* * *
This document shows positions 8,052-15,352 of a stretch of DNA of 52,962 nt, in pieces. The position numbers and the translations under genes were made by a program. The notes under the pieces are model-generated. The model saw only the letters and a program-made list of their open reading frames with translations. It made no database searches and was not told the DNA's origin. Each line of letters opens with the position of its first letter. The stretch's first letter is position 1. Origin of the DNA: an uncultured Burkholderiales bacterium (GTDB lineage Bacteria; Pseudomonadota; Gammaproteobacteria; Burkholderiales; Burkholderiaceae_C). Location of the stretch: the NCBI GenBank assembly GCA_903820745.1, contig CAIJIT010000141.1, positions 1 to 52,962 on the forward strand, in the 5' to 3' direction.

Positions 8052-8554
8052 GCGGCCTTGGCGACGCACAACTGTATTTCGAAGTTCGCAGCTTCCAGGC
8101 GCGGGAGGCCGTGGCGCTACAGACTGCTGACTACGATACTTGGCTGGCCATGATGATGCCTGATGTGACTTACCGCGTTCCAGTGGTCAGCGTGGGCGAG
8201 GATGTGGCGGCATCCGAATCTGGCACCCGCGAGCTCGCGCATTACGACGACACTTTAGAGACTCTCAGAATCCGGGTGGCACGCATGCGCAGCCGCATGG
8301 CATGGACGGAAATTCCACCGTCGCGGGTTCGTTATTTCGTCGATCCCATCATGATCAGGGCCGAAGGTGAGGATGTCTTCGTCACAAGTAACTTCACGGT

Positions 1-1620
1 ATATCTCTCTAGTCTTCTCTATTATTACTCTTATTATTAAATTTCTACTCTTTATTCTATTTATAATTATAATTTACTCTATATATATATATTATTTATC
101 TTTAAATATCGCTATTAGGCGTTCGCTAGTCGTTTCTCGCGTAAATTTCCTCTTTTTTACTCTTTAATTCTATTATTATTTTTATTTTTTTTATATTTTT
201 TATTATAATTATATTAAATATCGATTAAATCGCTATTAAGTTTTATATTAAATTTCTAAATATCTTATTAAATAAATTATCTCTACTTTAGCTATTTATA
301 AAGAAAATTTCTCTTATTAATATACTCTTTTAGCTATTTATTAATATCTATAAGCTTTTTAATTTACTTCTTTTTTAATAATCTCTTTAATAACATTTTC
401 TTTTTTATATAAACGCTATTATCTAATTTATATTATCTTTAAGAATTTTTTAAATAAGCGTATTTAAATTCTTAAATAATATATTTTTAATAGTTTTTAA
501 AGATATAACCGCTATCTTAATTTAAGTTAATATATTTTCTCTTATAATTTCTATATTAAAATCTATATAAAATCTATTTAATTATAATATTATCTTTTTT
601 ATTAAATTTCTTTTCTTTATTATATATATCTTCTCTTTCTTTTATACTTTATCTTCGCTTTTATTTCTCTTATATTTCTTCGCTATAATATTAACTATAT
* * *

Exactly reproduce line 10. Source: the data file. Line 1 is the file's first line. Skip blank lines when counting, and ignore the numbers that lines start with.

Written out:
201 TATTATAATTATATTAAATATCGATTAAATCGCTATTAAGTTTTATATTAAATTTCTAAATATCTTATTAAATAAATTATCTCTACTTTAGCTATTTATA